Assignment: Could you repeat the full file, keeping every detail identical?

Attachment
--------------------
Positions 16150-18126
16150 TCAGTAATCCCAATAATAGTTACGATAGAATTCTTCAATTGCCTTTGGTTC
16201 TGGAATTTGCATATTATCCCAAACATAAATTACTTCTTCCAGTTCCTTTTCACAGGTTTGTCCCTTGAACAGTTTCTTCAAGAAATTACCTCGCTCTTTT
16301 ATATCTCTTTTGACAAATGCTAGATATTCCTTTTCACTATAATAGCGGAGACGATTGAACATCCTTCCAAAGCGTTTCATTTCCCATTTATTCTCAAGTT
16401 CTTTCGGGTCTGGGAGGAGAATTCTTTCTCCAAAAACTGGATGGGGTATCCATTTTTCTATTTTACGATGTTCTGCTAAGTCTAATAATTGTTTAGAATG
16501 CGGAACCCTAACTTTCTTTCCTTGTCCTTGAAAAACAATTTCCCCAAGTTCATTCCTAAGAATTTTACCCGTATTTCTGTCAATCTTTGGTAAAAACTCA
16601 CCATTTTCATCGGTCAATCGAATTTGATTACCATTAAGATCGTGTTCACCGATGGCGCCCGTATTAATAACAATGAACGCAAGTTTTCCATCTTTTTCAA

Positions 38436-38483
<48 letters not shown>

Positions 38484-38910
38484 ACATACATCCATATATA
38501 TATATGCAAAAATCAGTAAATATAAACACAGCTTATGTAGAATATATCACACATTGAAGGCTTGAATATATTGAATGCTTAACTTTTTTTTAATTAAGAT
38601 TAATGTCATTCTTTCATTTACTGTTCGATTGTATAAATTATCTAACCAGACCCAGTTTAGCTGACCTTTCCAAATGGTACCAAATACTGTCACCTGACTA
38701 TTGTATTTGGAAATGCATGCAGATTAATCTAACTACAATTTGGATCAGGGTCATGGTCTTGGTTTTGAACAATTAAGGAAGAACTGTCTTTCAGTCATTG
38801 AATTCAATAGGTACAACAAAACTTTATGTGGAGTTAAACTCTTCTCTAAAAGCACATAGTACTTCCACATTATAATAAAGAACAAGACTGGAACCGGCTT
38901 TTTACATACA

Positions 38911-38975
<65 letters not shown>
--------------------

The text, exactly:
Positions 16150-18126
16150 TCAGTAATCCCAATAATAGTTACGATAGAATTCTTCAATTGCCTTTGGTTC
16201 TGGAATTTGCATATTATCCCAAACATAAATTACTTCTTCCAGTTCCTTTTCACAGGTTTGTCCCTTGAACAGTTTCTTCAAGAAATTACCTCGCTCTTTT
16301 ATATCTCTTTTGACAAATGCTAGATATTCCTTTTCACTATAATAGCGGAGACGATTGAACATCCTTCCAAAGCGTTTCATTTCCCATTTATTCTCAAGTT
16401 CTTTCGGGTCTGGGAGGAGAATTCTTTCTCCAAAAACTGGATGGGGTATCCATTTTTCTATTTTACGATGTTCTGCTAAGTCTAATAATTGTTTAGAATG
16501 CGGAACCCTAACTTTCTTTCCTTGTCCTTGAAAAACAATTTCCCCAAGTTCATTCCTAAGAATTTTACCCGTATTTCTGTCAATCTTTGGTAAAAACTCA
16601 CCATTTTCATCGGTCAATCGAATTTGATTACCATTAAGATCGTGTTCACCGATGGCGCCCGTATTAATAACAATGAACGCAAGTTTTCCATCTTTTTCAA

Positions 38436-38483
<48 letters not shown>

Positions 38484-38910
38484 ACATACATCCATATATA
38501 TATATGCAAAAATCAGTAAATATAAACACAGCTTATGTAGAATATATCACACATTGAAGGCTTGAATATATTGAATGCTTAACTTTTTTTTAATTAAGAT
38601 TAATGTCATTCTTTCATTTACTGTTCGATTGTATAAATTATCTAACCAGACCCAGTTTAGCTGACCTTTCCAAATGGTACCAAATACTGTCACCTGACTA
38701 TTGTATTTGGAAATGCATGCAGATTAATCTAACTACAATTTGGATCAGGGTCATGGTCTTGGTTTTGAACAATTAAGGAAGAACTGTCTTTCAGTCATTG
38801 AATTCAATAGGTACAACAAAACTTTATGTGGAGTTAAACTCTTCTCTAAAAGCACATAGTACTTCCACATTATAATAAAGAACAAGACTGGAACCGGCTT
38901 TTTACATACA

Positions 38911-38975
<65 letters not shown>